On March 29, 2011, the celebrated Irish journalist Declan Walsh wrote about a 70-year-old conflict that few in the West had heard off. It was about Balochistan, which has been under Pakistani occupation since March 1948.
Headlined as ‘Pakistan’s Secret Dirty War,’ Walsh lifted the lid on atrocities being committed by the Pakistan Army and its jihadi death squads inside Balochistan.
He wrote: “In Balochistan, mutilated corpses bearing the signs of torture keep turning up, among them lawyers, students and farm workers … The bodies surface quietly, like corks bobbing up in the dark. They come in twos and threes, a few times a week, dumped on desolate mountains or empty city roads, bearing the scars of great cruelty. Arms and legs are snapped; faces are bruised and swollen. Flesh is sliced with knives or punctured with drills; genitals are singed with electric prods. In some cases, the bodies are unrecognizable, sprinkled with lime or chewed by wild animals. All have a gunshot wound in the head.”
Almost a decade later, the killing fields of Balochistan are as bloody in 2020 as they were during the previous wars of independence fought by the Baloch in 1948, 1956, 1963, 1972 and 2005. Except this time the Baloch face a more powerful enemy – ‘Communist’ China.
Under the so-called China-Pakistan Economic Corridor, not only are the traditional tools of occupation being employed, but also the organized plunder of Balochistan’s natural resources. A territory as large as France, Balochistan is rich in oil, gas, copper, gold, coal and fisheries along its 750km coastline with the port of Gwadar strategically sitting at the mouth of the Straits of Hormuz.
Predictably, the battle involving Baloch guerilla groups fighting what they consider Pakistan’s ‘occupation’ army now involves China and its economic interests. Among the myriad of Baloch political parties and armed groups involved, the Baloch Liberation Army (BLA) has taken their fight to attack Chinese interests in Pakistan’s urban cities.
In November 2018, BLA fighters attacked the Chinese consulate in Karachi and last week they attacked the Pakistan Stock Exchange (PSX) where all four Baloch guerillas were killed.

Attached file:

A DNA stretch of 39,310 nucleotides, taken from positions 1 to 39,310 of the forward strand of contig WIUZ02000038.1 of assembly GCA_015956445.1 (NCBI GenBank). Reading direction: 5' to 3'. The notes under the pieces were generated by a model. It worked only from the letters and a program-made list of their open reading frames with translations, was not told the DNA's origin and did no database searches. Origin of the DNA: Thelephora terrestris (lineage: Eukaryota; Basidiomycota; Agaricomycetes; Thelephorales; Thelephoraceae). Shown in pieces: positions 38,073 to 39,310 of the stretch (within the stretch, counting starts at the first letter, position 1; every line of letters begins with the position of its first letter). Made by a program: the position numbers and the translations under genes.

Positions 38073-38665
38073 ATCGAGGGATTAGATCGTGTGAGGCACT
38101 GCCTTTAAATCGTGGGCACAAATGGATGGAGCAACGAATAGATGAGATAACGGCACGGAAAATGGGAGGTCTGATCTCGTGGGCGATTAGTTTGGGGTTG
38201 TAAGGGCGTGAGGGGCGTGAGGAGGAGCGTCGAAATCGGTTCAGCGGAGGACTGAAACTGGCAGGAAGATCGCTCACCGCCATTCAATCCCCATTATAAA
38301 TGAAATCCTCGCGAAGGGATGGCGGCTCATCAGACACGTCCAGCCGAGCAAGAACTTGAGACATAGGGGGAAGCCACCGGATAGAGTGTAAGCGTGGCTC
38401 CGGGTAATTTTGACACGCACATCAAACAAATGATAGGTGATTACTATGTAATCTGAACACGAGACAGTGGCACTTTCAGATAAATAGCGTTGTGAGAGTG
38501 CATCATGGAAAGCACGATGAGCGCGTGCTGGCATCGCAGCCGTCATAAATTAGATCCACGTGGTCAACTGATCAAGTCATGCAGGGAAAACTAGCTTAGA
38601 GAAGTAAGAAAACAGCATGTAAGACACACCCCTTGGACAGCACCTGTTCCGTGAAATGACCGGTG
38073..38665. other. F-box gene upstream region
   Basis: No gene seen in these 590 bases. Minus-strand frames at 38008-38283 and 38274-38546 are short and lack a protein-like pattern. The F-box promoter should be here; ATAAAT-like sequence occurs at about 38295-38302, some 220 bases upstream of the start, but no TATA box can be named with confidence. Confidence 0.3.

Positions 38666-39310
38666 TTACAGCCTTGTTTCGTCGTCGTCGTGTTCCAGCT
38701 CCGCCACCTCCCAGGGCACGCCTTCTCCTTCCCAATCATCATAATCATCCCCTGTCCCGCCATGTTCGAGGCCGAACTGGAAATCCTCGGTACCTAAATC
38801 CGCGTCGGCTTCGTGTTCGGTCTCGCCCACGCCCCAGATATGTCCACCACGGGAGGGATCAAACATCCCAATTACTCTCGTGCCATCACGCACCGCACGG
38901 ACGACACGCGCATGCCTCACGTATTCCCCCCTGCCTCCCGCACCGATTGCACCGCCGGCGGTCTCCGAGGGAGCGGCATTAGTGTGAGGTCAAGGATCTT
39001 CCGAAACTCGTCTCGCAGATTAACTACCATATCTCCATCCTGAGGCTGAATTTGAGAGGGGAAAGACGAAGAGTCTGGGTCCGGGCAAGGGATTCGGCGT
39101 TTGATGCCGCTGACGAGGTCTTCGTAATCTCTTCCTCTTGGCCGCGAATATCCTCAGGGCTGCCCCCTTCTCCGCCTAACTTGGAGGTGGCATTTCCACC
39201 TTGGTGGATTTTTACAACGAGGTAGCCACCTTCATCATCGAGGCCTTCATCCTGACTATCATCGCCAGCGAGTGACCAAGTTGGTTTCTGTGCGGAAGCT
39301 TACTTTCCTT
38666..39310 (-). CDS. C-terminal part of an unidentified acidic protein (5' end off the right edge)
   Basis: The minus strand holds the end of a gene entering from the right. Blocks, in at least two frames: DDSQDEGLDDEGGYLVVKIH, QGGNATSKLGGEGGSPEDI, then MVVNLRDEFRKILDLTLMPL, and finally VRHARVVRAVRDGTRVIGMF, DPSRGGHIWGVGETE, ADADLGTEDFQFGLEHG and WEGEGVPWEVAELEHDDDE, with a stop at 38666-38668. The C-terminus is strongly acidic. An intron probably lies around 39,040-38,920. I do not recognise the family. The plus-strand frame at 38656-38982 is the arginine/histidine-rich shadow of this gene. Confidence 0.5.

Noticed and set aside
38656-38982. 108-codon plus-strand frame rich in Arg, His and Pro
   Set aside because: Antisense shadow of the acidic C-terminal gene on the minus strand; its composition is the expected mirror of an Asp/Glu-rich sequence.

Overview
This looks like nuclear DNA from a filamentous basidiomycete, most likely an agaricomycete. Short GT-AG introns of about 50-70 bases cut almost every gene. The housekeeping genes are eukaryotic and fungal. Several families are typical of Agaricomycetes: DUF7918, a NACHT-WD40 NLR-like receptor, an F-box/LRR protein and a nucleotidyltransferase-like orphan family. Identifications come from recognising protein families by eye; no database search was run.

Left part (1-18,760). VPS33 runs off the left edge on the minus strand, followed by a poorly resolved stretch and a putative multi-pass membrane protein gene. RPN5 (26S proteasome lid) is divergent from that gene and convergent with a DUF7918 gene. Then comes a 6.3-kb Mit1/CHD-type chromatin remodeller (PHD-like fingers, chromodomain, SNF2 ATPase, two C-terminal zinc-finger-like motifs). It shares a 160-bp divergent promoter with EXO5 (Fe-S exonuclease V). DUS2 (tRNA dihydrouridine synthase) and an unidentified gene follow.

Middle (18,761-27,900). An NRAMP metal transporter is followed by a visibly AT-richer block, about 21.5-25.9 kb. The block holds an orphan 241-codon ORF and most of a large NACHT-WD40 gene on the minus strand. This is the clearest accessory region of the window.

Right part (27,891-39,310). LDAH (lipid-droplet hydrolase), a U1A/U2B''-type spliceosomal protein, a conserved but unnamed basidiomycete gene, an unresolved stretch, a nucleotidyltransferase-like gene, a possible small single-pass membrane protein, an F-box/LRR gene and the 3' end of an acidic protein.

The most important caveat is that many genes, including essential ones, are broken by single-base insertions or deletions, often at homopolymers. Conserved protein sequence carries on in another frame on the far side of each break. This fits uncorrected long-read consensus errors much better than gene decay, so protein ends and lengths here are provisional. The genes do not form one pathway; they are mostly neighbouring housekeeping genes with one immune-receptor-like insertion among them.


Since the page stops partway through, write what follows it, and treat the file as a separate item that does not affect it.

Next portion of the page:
The Pakistan Stock Exchange was attacked because the majority investment in the PSX was made by Beijing as the place where most Chinese state-run Corporations working on CPEC traded their shares.
The reaction from Pakistan’s Prime Minister, Imran Khan, was predictable. Khan denounced what he called “terrorism” and laid the blame on next-door India, which denied any role in the attack.
That was quite rich of Khan. In 2009 while appearing as a witness in a UK court trying two Baloch men on charges of terrorism, Khan said if he had been in the same position as the two men in the dock, he would have been prepared to take up arms.
Imran Khan told the court had he been from Balochistan, he would be willing to use violence against the Pakistan government who had killed and kidnapped citizens, made 75,000 homeless, rigged elections and controlled the courts.
The one fact Imran Khan may not know is that Balochistan was an independent country until it was invaded and occupied by the Pakistan military in March 1948. That’s a fact of history, not an opinion.
It is time for UN Secretary-General Antonio Guterres to intervene and stop the slaughter and ethnic cleansing of the indigenous people of Balochistan. However, this would require the over a dozen Baloch political parties and guerilla groups to join hands to issue a ‘Balochistan Declaration about their future where the enemy is no longer the Pakistan Army, but China.
India too bears responsibility for the pain and suffering of the Baloch in how New Delhi betrayed her allies, abandoned them “to the wolves,” in the words of one freedom fighter known as the ‘Frontier Gandhi’.